This piece was originally published in the July 23, 2020 edition of CAP Action’s daily newsletter, the Progress Report. Subscribe to the Progress Report here.
“That is what a dictatorship looks like: Using rubber bullets and violent means to disperse peaceful protestors — not because they posed any threat at all, but because they were in his way.”
Watch this Marine Corps veteran condemn Trump’s attacks on American citizens, then share on Facebook and Twitter:
IN THE NEWS
- The U.S. hit 4 million confirmed coronavirus cases this afternoon. This comes just over two weeks after we passed the 3 million mark, continuing an exponential increase in new cases amid recent case spikes in multiple states. This line from the Washington Post says it best: “Despite the rosy picture painted by President Trump at his latest White House briefing, almost every metric shows just how badly America is losing its fight against the virus.”
- We learned this morning that the number of new unemployment claims rose last week for the first time in months, increasing to 1.4 million. According to the Department of Labor, about 109,000 more unemployment claims were filed last week compared to the week prior. This is especially alarming right now, as the extra $600 weekly federal unemployment checks are set to end this week.
- But despite this alarming uptick in unemployment claims, Republicans are reportedly considering shrinking the federal unemployment checks to as low as $100 a week. This wouldn’t cover the average family’s rent in any U.S. state, let alone groceries or other necessities. For context, the current $600 weekly payments amount to approximately $2,400 a month, or six times what is being proposed by Republicans. Once again, Trump and his allies on the right have proven themselves wholly out of touch with the needs of working Americans. The weekly checks have helped millions of Americans stay on top of rent and other necessities, and eliminating that support right now will have disastrous consequences.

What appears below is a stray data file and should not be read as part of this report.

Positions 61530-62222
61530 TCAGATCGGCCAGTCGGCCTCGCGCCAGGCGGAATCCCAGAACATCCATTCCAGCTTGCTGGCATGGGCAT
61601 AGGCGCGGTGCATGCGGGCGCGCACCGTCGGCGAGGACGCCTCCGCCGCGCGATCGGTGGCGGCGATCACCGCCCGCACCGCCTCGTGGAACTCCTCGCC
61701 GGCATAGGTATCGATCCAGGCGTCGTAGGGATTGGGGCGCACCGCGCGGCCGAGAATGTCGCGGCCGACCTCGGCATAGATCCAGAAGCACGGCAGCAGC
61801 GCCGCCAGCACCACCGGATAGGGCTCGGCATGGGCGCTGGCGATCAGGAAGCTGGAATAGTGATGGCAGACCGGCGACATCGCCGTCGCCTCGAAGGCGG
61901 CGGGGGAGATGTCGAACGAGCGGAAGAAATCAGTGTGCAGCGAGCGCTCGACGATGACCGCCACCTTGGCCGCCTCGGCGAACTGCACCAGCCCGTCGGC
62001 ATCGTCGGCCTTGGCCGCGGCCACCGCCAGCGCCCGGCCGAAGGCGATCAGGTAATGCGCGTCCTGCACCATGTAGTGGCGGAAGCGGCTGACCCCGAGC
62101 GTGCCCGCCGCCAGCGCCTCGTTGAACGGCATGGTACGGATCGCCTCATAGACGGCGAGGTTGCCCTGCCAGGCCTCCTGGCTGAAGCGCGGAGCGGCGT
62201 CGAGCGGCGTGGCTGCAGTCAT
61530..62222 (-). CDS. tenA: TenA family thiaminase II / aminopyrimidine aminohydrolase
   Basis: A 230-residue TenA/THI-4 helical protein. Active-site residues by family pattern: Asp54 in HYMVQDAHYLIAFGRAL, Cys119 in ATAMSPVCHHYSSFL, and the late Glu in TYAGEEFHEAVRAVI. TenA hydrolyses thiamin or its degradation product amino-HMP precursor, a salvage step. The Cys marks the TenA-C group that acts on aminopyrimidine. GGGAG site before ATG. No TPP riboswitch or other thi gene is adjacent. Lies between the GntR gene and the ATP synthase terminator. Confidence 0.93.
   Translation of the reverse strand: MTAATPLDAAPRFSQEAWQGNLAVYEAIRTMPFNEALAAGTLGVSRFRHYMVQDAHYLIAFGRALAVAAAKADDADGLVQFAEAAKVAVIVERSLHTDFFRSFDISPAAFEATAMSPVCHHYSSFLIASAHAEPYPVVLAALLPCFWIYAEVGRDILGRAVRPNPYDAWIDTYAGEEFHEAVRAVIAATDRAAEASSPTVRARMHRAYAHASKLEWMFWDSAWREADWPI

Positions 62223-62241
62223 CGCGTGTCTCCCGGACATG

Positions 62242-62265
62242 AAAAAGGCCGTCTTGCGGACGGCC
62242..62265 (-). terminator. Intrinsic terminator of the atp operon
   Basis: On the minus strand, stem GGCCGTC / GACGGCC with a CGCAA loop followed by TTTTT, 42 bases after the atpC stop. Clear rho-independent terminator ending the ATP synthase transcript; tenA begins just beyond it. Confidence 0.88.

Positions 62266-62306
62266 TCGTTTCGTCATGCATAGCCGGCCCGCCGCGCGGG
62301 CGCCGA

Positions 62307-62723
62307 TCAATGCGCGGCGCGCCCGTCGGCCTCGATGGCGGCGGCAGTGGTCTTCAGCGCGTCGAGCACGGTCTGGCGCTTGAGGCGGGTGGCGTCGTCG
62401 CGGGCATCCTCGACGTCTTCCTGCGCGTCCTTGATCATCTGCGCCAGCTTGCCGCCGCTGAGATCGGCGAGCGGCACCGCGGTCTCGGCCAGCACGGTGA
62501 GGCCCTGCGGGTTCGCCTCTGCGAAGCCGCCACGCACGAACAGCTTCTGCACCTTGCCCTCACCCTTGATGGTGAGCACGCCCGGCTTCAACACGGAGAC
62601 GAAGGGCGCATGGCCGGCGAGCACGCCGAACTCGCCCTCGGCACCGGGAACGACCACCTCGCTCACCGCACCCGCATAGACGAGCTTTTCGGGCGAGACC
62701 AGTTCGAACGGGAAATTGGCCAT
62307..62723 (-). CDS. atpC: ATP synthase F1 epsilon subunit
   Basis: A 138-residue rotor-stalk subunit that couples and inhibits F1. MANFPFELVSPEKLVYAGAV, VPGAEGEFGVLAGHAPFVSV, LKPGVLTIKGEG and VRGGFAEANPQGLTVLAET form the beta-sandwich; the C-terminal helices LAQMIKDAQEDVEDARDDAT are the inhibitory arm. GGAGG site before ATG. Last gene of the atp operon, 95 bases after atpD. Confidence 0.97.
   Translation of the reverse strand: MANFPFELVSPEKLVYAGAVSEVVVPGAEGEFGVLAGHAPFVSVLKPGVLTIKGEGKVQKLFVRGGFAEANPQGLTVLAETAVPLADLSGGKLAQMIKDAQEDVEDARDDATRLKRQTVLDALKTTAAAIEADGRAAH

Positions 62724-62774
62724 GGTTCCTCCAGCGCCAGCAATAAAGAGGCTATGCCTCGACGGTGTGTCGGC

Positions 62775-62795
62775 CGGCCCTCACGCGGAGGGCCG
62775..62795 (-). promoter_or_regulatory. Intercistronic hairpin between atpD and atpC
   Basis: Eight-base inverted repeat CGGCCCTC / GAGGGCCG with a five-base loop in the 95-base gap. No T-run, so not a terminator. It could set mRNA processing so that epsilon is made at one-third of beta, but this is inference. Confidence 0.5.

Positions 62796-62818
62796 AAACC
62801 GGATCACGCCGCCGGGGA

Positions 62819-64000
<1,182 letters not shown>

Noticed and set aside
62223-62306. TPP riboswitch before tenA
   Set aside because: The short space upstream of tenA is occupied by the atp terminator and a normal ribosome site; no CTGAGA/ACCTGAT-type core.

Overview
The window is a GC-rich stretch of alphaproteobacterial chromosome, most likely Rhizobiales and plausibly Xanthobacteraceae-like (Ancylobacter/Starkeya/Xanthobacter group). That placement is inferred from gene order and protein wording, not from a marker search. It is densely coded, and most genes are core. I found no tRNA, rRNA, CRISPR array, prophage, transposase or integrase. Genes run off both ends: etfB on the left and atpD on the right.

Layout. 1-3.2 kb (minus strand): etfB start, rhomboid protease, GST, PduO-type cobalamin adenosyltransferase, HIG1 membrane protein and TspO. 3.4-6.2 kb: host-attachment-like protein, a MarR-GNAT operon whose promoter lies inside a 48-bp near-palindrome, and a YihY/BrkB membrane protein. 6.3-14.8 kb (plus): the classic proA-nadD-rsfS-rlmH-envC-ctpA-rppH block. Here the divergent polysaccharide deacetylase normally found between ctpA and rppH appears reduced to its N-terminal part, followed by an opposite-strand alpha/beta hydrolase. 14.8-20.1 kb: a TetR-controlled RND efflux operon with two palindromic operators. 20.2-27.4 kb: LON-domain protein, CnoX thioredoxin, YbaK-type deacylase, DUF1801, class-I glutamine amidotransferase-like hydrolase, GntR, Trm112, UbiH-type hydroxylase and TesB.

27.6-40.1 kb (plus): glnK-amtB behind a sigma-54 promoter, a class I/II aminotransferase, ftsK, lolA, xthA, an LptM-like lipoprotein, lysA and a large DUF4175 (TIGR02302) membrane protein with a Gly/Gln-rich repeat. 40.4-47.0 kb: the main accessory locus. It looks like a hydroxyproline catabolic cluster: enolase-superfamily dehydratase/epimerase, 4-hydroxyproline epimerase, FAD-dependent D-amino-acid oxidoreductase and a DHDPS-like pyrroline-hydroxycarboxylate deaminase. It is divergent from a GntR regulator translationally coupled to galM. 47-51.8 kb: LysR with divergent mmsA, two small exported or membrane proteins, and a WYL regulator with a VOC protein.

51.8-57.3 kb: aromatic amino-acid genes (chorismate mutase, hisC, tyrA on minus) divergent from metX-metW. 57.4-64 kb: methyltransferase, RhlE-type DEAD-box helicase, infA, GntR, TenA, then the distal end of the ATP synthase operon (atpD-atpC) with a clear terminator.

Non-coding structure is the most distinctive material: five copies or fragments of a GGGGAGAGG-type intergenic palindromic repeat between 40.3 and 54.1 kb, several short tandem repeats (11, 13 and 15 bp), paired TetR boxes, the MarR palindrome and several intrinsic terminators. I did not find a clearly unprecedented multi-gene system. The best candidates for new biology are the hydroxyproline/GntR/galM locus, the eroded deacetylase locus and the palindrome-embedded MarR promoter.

IN CASE YOU MISSED IT
- Portland Mayor Ted Wheeler was among protesters who were tear-gassed by federal officers last night. Trump and his Acting Secretary of Homeland Security have defended the officers, who have reportedly been beating and detaining anti-racism demonstrators with no clear cause. Mayor Wheeler denounced the officers’ actions as an “egregious overreaction,” bringing further attention to the highly criticized deployment of federal agents to counter first amendment-protected protests. Trump, however, is not backing down. Last night, he announced his intent to expand this deployment of federal troops to Chicago, where the mayor has also indicated they are not wanted.
- Trump issued a memo yesterday ordering the Census Bureau not to count undocumented people when determining Congressional districts. This is yet another item to add to the long, long list of Trump’s racist and xenophobic actions. It’s important to note that Trump hasn’t outlined how he plans to make this happen, though, as the Census Bureau counts everyone — documented or not. Thankfully they did not include Trump’s desired citizenship question on this year’s survey, and they do not collect citizenship data in any form.
- Republican Rep. Ted Yoho muttered sexist profanities at his colleague Alexandria Ocasio Cortez — who happens to be a young Latina woman — on the Capitol steps earlier this week. After Yoho issued a non-apology for the disrespectful comments on the House floor, Ocasio-Cortez took to the floor herself, saying she had originally planned not to respond but that his false apology changed her mind. “This is not new. And that is the problem,” she said. “This issue is not about one incident. It is cultural.” She went on to note that her parents “did not raise [her] to accept abuse from men,” calling the encounter part of a pattern of “abuse and accosting of women.”
WHAT WE’RE READING (AND LISTENING TO)
- ’Patience’ is a Dirty Word by Ibram X. Kendi (The Atlantic)
- Hands Off the ADA by Rebecca Cokley and Valerie Novack (CAP Action)
- Among Forests and Bayous, a Fledgling College and Fragile Dreams by Marcella Bombardieri (CAP)
- Medicare Extra: A Tool To Improve Reproductive Health Care Access by Jamille Fields Allsbrook and Osub Ahmed (CAP)
- Ill-Considered Tax Cuts Will Not Help the Economy Recover From the Coronavirus Crisis by Seth Hanlon and Alexandra Thornton (CAP)
- Listen to this week’s episode of The Tent, where CAP’s Daniella Gibbs Léger, Ed Chung, Jesse Lee discuss the legacy of civil rights icon John Lewis and chat with Amber Torres, chairwoman for the Walker River Paiute Tribe in Nevada, about how the pandemic has affected life in Indian Country.
Join Stacey Abrams and Cory Booker next Friday for a virtual discussion on where progressive priorities lie during the pandemic. Click here to RSVP and secure your ticket.